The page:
"So what happens is you have a particular pig out there and it could get infected with two different viruses — maybe one that's been in human and one that's been in the original reservoir of a bird — and they can mix and match their genes and create mosaic daughter viruses that will have completely novel properties," he says.
That's where things can get particularly deadly. Wolfe says he thinks of viruses as having two dials: one for how transmissible they are and one for how deadly they are. The H1N1 virus, which spread to over 200 countries in 2009 and 2010, is considered to be extremely transmissible — but not extremely deadly. Meanwhile a different strain of bird flu — the H5N1 — is incredibly deadly but didn't spread as effectively as the H1N1 strain. Wolfe's team tracked people who had H1N1, but he says they were more interested in people with the deadlier strain.
"And the reason why was because we were really scared that these H5 and H1 viruses would come together in a particular human or pig and create one [virus] that was off the [transmissible and deadly] dials," he says. "And that's of course the devastating pandemic we're trying to avoid."
He points to HIV, which existed for decades before humans first became aware of it.
"Are we willing to live in a world just waiting for [viruses] to go global before we catch them?" he says. "I think that's one of the things we're trying to change. ... The earlier we detect these things, the more we have the potential to save lives in the future."
Nathan Wolfe is a professor at Stanford University and the director of the Global Viral Forecasting Initiative.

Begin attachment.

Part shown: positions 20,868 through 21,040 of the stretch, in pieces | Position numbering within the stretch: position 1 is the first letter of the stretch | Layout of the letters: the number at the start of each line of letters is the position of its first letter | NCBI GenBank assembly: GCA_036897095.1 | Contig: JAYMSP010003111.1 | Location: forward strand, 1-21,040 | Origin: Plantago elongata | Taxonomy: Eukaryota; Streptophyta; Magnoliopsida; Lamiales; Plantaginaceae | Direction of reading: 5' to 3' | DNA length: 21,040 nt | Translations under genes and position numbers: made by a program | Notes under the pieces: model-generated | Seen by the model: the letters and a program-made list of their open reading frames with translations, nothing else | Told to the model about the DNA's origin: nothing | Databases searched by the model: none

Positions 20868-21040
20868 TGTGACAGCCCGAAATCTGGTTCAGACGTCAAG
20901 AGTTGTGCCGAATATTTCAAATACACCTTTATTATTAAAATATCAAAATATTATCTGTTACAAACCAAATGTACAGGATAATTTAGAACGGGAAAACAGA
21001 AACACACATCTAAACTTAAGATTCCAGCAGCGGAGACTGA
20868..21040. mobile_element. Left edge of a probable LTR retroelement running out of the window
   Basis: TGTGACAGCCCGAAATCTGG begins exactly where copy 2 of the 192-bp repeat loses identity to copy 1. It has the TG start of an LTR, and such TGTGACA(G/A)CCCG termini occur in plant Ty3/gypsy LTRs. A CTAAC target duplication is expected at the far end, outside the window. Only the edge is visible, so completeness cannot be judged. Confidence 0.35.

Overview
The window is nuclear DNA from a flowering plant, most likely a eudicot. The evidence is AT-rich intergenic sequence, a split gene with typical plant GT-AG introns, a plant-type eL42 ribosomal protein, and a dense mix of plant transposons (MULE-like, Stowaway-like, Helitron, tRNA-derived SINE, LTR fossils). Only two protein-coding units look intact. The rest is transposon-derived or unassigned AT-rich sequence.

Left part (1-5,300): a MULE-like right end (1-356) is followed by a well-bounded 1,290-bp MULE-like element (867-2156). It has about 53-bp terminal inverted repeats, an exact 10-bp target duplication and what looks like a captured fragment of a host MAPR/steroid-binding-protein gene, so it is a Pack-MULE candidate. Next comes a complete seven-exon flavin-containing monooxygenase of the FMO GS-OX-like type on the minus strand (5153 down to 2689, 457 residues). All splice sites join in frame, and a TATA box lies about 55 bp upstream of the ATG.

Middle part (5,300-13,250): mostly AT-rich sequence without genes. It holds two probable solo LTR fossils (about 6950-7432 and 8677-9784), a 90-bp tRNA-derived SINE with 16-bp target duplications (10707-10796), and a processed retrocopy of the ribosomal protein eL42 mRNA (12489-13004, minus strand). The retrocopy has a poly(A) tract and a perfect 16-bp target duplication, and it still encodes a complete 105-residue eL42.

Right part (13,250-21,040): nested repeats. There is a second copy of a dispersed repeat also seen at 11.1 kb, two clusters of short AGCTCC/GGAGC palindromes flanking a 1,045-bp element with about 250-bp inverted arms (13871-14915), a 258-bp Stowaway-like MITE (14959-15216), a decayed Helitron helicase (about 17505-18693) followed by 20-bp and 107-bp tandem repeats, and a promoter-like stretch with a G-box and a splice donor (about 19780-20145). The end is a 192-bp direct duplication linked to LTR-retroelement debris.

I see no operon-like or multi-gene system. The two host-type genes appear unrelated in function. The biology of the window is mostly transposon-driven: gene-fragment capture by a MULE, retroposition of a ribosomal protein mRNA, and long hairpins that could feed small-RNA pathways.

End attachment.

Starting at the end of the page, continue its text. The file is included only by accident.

courtesy of the author
courtesy of the author
On the first person thought to have developed the H5N1 avian flu. Patient Zero was a young boy named Captain who lived in a small village in northern Thailand where he helped his grandfather care for their family's chickens.
Wolfe: "That year, a number of chickens had died. And [Captain] wanted to help out with the tasks and he carried some of the sick chickens during the outbreak that they had. A few days later, he came down with quite a severe illness ... and sadly he died. He was the first death that country had from H5N1."
On pandemics increasing in frequency
Wolfe: "If you look now [at air traffic maps] you see basically a plate of spaghetti. There are incredible connections — airlines and boats are moving humans and animals around the globe. The features of globalization have huge consequences on pandemics. It just connects us so much more closely. ... And as a consequence, every one of these viruses that passes from animals to humans has the capacity to infect all of us."
On what lives on your body
Wolfe: "If we were to count the number of cells between the top of your head and the socks on your feet, we would find that 90 percent of those cells are not human cells. Ninety percent of those cells belong to various microorganisms that exist, primarily in your gut and on your skin but also in many, many parts of your body. There's tons and tons of microbes out there."